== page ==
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FUNCTIONAL MATRIX REVISITED


INDIAN DENTAL ACADEMY Leader in continuing dental education www.indiandentalacademy.com


Melvin moss 1997 • FMH R 1 • FMH R 2 • FMH R 3 • FMH R 4


Craniofacial growth •

Genomic P

• Craniofacial growthgenetically predetermined • Orthodontic calvinismwendell w •

Functional P Emphasis on functional factors Plasticity of craniofacial growth Concentration – not on skeletal tissues


Origin of the concept Functional cranial component Skeletal unit

Functional matrices

Macroskeletal Microskeletal

Periosteal

Capsular

eg-endocranial surface Of calvaria

eg-teeth and muscles

eg neural mass

eg-coronoid, angular


Classic statement – 1981 • The functional matrix hypothesis claims that the origin , growth & maintenance of all skeletal tissues and organs are always secondary , compensatory and obligatory responses to temporally and operationally prior events or processes that occur in specifically related non-skeletal tissues, organs or functioning spaces


Why revisited FMH?? Constraints in the initial version... • Methodological • Hierarchical


Why revisited FMH?? Measurement techniques – eg – roentgenographic cephalometry Method specific – not structurally detailed

FEM – quantitative aspect of localized cephalic growth kinematics


Why revisited FMH?? • Hierarchical constraints

Downwards –cellular, subcellular or molecular upwards – multicellular processes “suspended” or “sandwiched” b/w two levels


Why revisited FMH?? • How epigenetic stimuli are transduced into signals by bone cells??

• How individual bone cell signal brings about a multicellular process??


Why revisited FMH?? Fundamental point • PFM – mechanical loading • Growth of SU – biologic process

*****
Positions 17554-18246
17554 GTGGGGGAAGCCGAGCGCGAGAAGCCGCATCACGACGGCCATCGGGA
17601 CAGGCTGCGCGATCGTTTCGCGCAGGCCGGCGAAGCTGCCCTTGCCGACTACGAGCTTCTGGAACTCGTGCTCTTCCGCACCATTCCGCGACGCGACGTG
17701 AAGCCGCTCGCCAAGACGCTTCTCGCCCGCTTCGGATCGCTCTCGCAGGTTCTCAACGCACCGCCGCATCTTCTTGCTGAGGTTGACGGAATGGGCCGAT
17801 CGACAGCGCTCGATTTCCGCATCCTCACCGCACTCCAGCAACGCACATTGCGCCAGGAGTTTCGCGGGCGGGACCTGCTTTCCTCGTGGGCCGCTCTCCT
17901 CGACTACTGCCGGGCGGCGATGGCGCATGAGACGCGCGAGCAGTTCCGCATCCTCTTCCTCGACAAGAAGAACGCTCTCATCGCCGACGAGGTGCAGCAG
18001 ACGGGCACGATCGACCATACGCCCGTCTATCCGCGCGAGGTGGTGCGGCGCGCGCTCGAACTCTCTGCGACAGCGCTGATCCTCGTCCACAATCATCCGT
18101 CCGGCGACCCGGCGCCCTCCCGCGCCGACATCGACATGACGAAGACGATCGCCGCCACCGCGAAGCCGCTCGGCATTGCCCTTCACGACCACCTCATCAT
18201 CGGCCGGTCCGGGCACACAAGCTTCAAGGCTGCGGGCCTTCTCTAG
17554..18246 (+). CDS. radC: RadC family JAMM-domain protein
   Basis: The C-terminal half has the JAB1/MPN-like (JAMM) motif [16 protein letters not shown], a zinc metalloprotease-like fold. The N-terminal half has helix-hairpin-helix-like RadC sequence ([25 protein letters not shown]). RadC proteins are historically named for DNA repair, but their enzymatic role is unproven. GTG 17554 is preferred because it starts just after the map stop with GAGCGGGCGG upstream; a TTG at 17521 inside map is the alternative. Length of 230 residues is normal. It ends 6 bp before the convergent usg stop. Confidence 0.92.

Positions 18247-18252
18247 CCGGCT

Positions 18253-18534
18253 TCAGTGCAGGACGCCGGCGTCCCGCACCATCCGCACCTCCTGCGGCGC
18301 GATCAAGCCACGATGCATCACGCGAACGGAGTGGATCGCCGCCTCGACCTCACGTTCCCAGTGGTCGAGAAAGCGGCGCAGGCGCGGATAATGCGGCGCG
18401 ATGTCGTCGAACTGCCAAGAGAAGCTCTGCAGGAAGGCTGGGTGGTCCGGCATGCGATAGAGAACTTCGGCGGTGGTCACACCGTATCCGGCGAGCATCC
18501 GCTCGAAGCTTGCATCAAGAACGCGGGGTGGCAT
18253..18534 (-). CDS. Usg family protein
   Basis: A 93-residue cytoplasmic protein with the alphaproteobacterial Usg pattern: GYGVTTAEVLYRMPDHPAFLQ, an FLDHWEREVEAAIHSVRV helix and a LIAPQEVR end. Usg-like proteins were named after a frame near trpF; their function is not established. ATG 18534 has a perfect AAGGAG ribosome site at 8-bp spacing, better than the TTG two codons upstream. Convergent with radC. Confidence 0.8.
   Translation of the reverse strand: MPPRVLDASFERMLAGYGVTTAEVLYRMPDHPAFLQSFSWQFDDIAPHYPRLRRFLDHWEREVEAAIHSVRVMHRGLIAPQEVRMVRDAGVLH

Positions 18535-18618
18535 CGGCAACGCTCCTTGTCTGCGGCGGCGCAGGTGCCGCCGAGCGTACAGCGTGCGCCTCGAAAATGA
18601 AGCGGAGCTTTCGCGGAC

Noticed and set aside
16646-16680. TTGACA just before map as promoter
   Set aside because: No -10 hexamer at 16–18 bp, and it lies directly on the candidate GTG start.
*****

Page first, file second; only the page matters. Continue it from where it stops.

How are they related??


Anatomic and conceptual basis • Epigenetic primacy

• PFM considered only cellular and molecular processes brings about the triad of active skeletal adaptation. Deposition Resorption maintenance


Anatomic and conceptual basis • The developmental origin of all cranial skeletal elements and all their subsequent changes in size, shape and location, as well as their maintenance in being, are always , without exception , secondary, compensatory and mechanically obligatory responses to the temporally and operationally prior demands of their related cephalic non-skeletal cells, tissues, organs and operational volumes.


FMH R1 • All vital cells – irritability Mechanosensation

Mechanoreception

Mechanotransduction Intracellular signal


Osseous mechanotransduction Loading static

dynamic deformation

Extracellular matrix Bone cells threshold

triad of bone cell adaptation


Osseous mechanotransduction Unique in 4 ways 1. Mechanosensory cells are cytologically specialized but bone cells are not 2. 1 stimulus – 3 adaptational responses 3. Osseous signal transmission is Aneural 4. Adaptational processes are independent


Osseous mechanotransduction • Important point mechanotransduction translates the informational content of PFM stimulus to skeletal unit cell signal

Hierarchically downward


Mechanotransductive Processes Ionic processes • Transport of ions through bone cell plasma membrane Stretch activated channels loading Ca++

Intracellular signal


Mechanotransductive Processes Electrical processes Electromechanical

Electrokinetic

Voltage activated Ion channels

Streaming potential

Transmembrane ion flow

Electric field strength exogenous electrical fields endogenous electrical fields (muscle activity)


Mechanotransductive Processes Mechanical processes • Macromolecular lever capable of transmitting information from strained matrix to bone cell nuclear membrane Organic matrix

………… ………… …………

Nuclear membrane

extracellular

………… ………… …………

Macromolecular collagen Transmembrane integrin Cytoskeletal actin

intracellular